Frogs learn to fight deadly fungus

New research shows that frogs and toads can become resistant to the deadly fungus that has been wiping them out.
11 July 2014


Frogs, toads and other amphibians worldwide are under attack from a deadly The concave-eared torrent frogfungus, which is wiping out the animals. But, encouraging new findings published this week show that the animals can learn to avoid the fungus and, with repeated exposure, even appear to become immune to its effects.

The fungal disease is called Batrachochytrium dendrobatidis (Bd). It spreads via water, and amphibian species that catch it develop a condition called chytridiomycosis, leading to thickening of the skin. This is bad news for amphibians, as they get a lot of their nutrients and even air through their skin, so many infected animals suffocate. 

The fungus grows best at lower temperatures, meaning that amphibians that live at higher elevations or inhabit environments with a defined cold season are more vulnerable to attack.

To find out whether the animals can learn to fight off the fungus, or avoid it altogether, University of South Florida scientist Jason Rohr and his colleagues, writing in Nature, gave toads a choice test in which the animals could sit in one side of a test tank that contained the fungus, or the opposite side that was fungus-free.

When first placed in the tank the animals showed no bias for either position. But after a bout of fungal infection - from which the researchers cured them with a dose of heat exposure - over 75% that chose to sit on the fungus-free side of the test chamber climbed to 70%, showing that the toads can actively avoid the threat.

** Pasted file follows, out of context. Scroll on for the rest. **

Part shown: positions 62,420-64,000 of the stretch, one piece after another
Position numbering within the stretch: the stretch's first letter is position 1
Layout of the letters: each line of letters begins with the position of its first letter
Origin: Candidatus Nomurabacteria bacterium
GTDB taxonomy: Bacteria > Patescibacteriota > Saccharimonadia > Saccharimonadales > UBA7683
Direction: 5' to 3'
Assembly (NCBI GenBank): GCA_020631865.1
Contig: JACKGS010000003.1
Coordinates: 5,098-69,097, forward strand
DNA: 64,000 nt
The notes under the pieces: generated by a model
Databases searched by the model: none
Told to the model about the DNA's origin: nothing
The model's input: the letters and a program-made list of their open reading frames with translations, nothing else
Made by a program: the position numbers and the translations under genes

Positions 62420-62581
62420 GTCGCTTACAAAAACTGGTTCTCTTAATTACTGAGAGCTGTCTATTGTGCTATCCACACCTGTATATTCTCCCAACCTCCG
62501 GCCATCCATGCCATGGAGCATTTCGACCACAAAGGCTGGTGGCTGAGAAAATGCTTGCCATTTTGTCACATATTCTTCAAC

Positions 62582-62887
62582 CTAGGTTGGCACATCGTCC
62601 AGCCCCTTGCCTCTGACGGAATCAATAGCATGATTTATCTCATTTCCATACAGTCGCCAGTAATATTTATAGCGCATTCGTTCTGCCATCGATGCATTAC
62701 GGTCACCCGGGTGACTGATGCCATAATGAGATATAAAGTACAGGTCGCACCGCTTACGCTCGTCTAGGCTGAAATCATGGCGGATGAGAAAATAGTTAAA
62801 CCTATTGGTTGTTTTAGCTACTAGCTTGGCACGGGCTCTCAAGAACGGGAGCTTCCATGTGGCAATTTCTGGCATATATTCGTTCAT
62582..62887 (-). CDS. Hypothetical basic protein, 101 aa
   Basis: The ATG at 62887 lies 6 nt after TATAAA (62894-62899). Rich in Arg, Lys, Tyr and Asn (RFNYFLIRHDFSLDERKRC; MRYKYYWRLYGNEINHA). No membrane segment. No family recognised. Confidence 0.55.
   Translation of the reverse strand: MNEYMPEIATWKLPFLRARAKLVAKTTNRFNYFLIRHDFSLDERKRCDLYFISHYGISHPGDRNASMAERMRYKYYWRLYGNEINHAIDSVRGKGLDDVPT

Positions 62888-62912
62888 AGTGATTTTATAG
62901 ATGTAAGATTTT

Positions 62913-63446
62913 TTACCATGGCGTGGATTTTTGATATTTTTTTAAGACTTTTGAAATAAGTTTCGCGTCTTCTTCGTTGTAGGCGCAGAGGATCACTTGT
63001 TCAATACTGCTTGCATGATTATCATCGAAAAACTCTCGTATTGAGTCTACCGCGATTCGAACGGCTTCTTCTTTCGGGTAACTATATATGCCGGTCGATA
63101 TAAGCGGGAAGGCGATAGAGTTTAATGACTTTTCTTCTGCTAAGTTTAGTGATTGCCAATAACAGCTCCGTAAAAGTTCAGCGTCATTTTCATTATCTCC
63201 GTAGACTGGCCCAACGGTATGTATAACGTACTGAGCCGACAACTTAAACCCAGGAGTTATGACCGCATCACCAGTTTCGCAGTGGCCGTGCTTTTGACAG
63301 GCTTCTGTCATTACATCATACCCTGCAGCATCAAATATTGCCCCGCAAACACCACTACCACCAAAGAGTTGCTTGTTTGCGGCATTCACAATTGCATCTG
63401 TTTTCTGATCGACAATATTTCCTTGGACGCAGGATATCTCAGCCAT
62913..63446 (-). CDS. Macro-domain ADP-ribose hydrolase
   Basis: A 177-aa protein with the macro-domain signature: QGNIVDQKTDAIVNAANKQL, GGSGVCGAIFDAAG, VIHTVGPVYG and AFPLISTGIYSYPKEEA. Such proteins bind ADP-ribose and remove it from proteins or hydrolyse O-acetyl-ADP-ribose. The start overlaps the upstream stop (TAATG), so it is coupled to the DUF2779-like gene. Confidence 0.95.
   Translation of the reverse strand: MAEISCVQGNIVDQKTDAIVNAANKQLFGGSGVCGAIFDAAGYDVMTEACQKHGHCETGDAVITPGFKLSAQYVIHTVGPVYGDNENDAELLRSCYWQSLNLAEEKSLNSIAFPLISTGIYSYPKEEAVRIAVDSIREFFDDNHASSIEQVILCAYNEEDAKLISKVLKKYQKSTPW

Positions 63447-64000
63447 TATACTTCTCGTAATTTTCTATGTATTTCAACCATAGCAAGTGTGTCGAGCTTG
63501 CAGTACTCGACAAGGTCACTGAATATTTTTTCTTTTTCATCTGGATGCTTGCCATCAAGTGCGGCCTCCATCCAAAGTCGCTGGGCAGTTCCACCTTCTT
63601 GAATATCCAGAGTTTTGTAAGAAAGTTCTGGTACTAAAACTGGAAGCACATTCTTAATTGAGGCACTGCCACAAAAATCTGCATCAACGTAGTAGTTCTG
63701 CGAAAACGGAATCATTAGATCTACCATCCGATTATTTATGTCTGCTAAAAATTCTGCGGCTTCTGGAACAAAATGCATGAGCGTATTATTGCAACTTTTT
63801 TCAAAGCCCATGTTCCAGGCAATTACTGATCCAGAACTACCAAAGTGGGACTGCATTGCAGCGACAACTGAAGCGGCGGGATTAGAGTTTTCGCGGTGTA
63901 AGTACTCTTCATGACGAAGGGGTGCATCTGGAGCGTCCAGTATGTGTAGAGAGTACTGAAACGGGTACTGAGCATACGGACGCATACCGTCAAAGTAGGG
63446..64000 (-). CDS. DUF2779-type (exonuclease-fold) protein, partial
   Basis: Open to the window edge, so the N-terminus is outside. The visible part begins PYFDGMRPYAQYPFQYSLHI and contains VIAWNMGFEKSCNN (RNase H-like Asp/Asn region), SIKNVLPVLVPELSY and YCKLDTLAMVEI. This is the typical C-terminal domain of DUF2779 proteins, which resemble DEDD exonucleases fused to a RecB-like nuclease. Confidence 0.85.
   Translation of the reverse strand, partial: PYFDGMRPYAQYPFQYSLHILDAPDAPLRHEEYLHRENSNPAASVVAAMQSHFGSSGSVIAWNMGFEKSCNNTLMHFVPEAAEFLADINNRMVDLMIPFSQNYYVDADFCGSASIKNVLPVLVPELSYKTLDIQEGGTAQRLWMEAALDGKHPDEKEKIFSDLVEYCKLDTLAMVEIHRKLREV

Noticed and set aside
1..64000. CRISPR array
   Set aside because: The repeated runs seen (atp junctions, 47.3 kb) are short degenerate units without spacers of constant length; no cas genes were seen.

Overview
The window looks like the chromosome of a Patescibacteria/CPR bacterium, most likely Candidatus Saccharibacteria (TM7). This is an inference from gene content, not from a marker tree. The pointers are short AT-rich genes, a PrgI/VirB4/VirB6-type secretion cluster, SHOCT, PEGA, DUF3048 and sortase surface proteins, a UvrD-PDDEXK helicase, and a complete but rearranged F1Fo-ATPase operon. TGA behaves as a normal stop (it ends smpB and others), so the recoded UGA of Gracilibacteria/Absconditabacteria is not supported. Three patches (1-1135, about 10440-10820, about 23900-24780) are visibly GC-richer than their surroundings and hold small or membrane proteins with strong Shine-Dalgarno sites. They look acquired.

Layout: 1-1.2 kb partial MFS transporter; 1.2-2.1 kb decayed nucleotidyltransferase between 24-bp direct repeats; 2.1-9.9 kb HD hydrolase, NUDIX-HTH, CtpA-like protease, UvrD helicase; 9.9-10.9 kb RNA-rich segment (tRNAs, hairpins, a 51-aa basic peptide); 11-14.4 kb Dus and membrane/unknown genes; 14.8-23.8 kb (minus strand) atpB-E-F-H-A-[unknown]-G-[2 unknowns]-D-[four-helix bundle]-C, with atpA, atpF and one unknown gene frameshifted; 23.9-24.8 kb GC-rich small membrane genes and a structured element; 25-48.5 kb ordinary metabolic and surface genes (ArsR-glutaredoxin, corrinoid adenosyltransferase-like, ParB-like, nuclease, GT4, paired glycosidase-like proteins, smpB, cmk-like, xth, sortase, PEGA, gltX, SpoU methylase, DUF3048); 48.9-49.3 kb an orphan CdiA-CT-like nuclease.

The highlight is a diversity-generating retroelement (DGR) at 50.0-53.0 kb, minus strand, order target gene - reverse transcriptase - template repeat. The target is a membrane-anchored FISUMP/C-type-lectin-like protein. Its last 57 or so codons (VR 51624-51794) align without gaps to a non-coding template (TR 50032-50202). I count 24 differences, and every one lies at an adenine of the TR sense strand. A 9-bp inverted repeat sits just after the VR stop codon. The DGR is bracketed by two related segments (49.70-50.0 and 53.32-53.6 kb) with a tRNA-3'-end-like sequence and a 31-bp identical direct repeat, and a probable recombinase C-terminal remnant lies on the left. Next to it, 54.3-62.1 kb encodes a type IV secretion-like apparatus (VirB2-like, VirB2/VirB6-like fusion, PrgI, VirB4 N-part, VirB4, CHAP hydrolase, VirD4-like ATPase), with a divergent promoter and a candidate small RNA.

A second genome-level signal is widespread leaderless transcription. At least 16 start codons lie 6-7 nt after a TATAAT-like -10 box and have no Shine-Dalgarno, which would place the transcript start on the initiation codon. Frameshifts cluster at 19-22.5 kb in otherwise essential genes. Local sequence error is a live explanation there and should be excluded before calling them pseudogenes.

Next, to see whether the animals can build resistance to Bd, the team infected Cuban tree frogs and measured their immune responses before again curing them with a dose of heat exposure. This was repeated for each animal up to four times. Encouragingly, although the mortality rate was initially quite high with only 20% of the frogs surviving, by the time they were exposed for the fourth time, over half the frogs were surviving and their white blood cell count, a marker of immunity, had doubled and the amount of fungus that could be recovered from the skin was 70% lower.

Intriguingly, exposure to killed samples of the fungus could also be used to inoculate the frogs, protecting them against future exposure to the fungus for real. This lead the team to speculate that it might be possible to protect the animals in the wild by releasing dead fungal extracts into water courses populated by threatened species, almost like an environmental vaccine.

The animals that then do develop protective immunity, the researchers say, will also protect those that don't by a process called herd immunity - effectively the number of vulnerable individuals in a population becomes too low to sustain the transmission of the disease, so it fizzles out.

According to Rohr and his team, "the results presented here offer hope that other wild animal taxa threatened by invasive fungi might be capable of acquiring resistance and might also be rescued by management approaches based on herd immunity."


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